The Lost Magician

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At the end of the Second World War, four children were sent from their home in London because their home had been damaged by bombs. Arriving at Barfield Hall, the children find a mysterious door which leads them into the magical world of Folio. Here a war is raging between the Reads and Unreads and each child, distressed by their experiences during the Blitz, reacts differently to this new world. Their only hope is to find the Librarian- a magician who has been lost for years.

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This book is Piers Torday’s tribute to ‘The Lion, The Witch and The Wardrobe’ , his favourite book when he was young. First published on October 16th 1950, this magical story has captured the imagination of many over the last 68 years and Piers has used the familiar story line to create a fabulous quest of his own.

Just as Peter, Susan, Edmund and Lucy are sent to an English country house so in Torday’s story are Simon, Patricia, Evelyn and Larry. Both groups of children make their way to a magical land, populated by figures from story, through a doorway. The youngest is the first through and meets a partially human creature who is not all they seem. This child returns and is not believed by their siblings, later returning with the second youngest who meets an ‘evil’ figure and denies the presence of the other land. The truth is only uncovered when the children find their way through when escaping from pursuers.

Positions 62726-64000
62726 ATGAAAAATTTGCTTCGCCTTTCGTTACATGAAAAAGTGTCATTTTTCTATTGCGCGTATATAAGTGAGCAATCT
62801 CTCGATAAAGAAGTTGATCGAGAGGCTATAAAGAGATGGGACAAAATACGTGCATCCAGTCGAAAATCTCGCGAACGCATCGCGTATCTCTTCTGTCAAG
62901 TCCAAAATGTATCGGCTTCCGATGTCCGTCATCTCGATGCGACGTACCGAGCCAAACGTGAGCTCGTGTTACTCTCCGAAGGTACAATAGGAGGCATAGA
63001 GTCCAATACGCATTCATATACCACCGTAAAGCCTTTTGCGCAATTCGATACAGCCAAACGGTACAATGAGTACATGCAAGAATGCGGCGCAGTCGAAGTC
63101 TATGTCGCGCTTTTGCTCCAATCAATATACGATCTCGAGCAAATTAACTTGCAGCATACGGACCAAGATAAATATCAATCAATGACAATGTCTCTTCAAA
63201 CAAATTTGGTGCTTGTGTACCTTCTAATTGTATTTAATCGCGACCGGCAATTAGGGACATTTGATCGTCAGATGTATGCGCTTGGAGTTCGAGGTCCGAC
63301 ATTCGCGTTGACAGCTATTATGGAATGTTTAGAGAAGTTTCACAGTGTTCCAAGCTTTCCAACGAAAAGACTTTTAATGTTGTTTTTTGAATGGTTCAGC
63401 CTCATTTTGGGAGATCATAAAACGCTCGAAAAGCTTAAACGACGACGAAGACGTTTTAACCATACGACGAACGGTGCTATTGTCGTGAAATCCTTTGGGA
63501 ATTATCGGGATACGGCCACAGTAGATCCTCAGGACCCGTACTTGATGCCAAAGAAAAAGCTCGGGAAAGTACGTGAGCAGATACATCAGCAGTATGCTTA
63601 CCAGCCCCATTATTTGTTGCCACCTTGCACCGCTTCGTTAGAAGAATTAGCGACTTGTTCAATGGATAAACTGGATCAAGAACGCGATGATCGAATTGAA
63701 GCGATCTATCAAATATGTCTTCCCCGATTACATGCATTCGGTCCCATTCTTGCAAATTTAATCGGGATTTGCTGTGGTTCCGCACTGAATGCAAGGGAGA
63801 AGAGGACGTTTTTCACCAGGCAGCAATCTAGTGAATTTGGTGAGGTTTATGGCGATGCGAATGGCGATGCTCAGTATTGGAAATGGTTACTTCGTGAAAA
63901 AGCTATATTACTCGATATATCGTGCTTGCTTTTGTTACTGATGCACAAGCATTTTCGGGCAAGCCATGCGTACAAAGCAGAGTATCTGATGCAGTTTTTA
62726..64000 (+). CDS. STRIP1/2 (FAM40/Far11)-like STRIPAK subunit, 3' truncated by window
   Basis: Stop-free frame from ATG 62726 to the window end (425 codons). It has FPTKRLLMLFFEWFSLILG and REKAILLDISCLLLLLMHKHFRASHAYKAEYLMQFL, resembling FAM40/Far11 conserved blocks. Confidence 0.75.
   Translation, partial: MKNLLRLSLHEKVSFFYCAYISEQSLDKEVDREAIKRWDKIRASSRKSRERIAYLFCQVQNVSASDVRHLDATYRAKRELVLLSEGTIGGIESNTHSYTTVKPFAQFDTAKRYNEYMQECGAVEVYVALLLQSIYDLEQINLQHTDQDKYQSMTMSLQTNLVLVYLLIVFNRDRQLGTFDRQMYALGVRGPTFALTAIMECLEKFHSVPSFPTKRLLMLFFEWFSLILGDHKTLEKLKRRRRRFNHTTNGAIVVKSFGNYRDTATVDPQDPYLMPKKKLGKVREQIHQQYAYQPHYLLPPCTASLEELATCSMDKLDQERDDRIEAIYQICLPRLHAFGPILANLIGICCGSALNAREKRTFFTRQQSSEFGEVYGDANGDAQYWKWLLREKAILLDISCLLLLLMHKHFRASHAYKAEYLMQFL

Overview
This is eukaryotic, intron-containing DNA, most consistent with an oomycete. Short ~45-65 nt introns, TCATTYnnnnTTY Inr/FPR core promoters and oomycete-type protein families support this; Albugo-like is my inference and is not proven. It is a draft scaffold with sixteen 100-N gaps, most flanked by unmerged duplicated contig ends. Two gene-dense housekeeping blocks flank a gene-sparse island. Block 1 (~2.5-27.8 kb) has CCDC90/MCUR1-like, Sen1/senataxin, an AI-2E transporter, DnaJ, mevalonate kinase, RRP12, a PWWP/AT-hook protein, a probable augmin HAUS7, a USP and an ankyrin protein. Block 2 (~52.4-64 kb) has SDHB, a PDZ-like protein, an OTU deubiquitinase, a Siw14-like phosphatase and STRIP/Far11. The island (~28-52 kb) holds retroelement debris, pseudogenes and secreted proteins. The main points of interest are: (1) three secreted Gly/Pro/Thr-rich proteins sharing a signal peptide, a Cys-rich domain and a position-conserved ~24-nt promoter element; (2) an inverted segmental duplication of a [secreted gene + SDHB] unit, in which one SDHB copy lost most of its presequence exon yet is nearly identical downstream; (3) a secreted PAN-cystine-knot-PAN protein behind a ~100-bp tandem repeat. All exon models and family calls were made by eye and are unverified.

There are many other parallels and yet the story also stands in its own right. The war between harsh, uncompromising fact which tries to reduce everything to data and the imagination of story and creativity with the threat of utter ignorance lurking in the background speaks volumes. The effects of war - particularly on children - are examined and each character is well rounded; the ‘motivations’ of each are considered and the inner struggles and doubts which they have are explored. There is also the dark suggestion that the government is using the children to experiment with magic.

Piers Torday is a master story teller and there are so many details worthy of notice and admiration throughout this story. I loved noticing the parallels with ‘The Lion, The Witch and The Wardrobe’, but also thoroughly enjoyed ‘The Lost Magician’ in its own right. A compelling, thought-provoking read, ‘The Lost Magician’ is sure to become a classic, like the story that inspired it.

The Lost Magician Piers Torday

Quercus Children’s ISBN: 978-1786540515